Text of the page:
Outspoken Professor Faces Dismissal from Idaho State University
October 29, 2009
Idaho State University appears to have joined the emerging trend of firing professors who criticize university policies. In August, Habib Sadid, an award-winning engineering professor, was charged with "being personally abusive and disruptive." Sadid was suspended and barred from campus. According to the Idaho State Journal, ISU President Arthur Vailas placed Sadid on paid leave and will make a final determination about Sadid's employment.
Last week, a 4-1 majority of a faculty appeal board found that there was insufficient evidence to terminate Sadid's employment. Sadid, who is tenured, can be fired for only professional incompetence, a felony conviction, or moral turpitude.
Sadid has blogged and spoken out about the administration's poor leadership, including leading an effort for a vote of no confidence in former ISU President Richard Bowen. He also filed a lawsuit against ISU in 2008, alleging speech deprivation, breach of employment contract, and character defamation. Although it is unclear exactly why Sadid is being punished, New West Politics reports that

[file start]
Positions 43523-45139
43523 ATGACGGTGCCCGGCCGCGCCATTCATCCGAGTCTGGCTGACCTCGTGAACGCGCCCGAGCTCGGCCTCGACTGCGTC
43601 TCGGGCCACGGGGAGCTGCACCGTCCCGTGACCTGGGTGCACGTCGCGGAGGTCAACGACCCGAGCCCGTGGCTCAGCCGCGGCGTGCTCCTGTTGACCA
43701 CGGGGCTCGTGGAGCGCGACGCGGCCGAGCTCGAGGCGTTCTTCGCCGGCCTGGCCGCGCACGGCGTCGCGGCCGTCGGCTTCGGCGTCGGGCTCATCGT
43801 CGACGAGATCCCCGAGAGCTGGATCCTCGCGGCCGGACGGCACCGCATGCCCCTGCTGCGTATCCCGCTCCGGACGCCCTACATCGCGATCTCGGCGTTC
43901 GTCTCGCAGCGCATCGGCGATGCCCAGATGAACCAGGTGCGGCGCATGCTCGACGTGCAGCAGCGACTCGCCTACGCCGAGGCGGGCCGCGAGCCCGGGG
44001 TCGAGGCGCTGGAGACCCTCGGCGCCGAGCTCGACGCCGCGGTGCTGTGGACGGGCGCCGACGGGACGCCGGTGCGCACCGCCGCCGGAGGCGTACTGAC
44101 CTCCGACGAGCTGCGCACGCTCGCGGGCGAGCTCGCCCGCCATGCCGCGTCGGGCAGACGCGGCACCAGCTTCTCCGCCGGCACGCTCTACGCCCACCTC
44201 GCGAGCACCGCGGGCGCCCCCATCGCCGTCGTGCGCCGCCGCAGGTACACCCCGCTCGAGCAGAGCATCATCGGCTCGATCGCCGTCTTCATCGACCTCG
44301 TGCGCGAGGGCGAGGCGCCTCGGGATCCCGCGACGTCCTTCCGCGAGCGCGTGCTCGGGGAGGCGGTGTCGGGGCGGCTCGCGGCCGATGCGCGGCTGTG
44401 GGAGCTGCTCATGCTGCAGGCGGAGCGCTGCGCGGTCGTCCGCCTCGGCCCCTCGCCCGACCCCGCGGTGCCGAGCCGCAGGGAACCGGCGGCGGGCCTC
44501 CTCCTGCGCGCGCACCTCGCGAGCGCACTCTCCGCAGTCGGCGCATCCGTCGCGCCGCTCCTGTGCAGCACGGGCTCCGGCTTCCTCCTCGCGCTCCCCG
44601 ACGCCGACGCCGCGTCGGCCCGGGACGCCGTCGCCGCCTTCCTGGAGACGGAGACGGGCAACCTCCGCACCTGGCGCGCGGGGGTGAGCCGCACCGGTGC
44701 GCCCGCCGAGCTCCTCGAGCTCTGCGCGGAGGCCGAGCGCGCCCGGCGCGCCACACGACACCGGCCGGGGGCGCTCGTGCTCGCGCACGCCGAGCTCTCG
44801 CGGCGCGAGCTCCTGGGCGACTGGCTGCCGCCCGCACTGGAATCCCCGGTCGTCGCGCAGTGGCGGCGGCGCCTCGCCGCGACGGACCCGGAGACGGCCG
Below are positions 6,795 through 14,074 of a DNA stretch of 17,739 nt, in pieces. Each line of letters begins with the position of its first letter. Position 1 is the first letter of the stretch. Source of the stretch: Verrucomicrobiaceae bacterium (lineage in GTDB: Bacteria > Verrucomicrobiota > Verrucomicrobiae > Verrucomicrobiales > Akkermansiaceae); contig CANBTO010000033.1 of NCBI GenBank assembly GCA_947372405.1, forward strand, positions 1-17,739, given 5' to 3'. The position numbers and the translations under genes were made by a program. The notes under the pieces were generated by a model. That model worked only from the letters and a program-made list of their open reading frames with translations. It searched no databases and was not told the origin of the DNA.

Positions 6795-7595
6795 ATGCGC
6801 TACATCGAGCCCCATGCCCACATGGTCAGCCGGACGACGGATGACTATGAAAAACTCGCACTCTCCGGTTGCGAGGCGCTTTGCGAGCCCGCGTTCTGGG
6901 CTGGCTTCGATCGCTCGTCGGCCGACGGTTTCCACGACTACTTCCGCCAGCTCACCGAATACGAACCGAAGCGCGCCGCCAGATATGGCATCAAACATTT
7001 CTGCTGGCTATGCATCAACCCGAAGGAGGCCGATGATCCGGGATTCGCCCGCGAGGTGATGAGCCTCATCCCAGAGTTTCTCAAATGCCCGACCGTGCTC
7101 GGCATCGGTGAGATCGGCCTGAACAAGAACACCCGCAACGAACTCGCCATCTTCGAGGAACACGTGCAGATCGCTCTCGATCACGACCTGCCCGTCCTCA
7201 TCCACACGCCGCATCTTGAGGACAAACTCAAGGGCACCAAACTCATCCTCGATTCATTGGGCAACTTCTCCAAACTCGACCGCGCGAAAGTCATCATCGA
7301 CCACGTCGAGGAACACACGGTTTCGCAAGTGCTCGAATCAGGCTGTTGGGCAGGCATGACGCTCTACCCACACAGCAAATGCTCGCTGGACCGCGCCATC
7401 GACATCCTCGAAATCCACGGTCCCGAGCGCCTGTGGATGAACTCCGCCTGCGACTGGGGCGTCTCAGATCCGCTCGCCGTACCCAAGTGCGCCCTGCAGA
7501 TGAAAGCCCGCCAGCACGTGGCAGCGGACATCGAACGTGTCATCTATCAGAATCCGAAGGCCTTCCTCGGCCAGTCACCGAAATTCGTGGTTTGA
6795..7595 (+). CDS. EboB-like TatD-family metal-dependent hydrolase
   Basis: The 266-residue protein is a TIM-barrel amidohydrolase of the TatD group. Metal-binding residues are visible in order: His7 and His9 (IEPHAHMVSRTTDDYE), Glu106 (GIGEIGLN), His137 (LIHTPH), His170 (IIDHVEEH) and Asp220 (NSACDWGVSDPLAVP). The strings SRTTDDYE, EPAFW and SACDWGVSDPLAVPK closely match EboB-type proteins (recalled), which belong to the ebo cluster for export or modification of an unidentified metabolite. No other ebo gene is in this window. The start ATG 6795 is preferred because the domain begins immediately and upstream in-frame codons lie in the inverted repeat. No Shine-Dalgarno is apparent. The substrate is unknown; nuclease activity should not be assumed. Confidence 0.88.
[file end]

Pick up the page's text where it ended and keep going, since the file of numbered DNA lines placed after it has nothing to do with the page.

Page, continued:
Richard Jacobsen, dean of the ISU College of Engineering, claims that the actions of Sadid and another faculty member fit the "classical definition of insubordination, coupled with a complete lack of collegiality." Furthermore, the dean maintains that the problems in the college are not due to a "lack of leadership but more one of followership."
Initiating a process to fire a tenured professor for lack of "followership" runs counter to the ideals of academic freedom that inspire new scholarship and thinking. Sadid claims that some of the charges against him, including outbursts at faculty meetings, are laughable, perhaps explaining why the faculty appeal board found insufficient evidence. While the rights of faculty members to speak out on issues affecting the university are not utterly without limit, it is hard to see how being fired for a lack of "collegiality" after 22 years of (apparently sufficiently collegial) service comports with the American tradition of academic freedom.
Sadid's future is uncertain, but he remains committed to free expression. He wrote to the Idaho State Journal that, "[r]egardless of what happens, I will continue to speak out against the misuse of power, because I believe that is the only way we can move forward as an institution, community, and country." Well stated.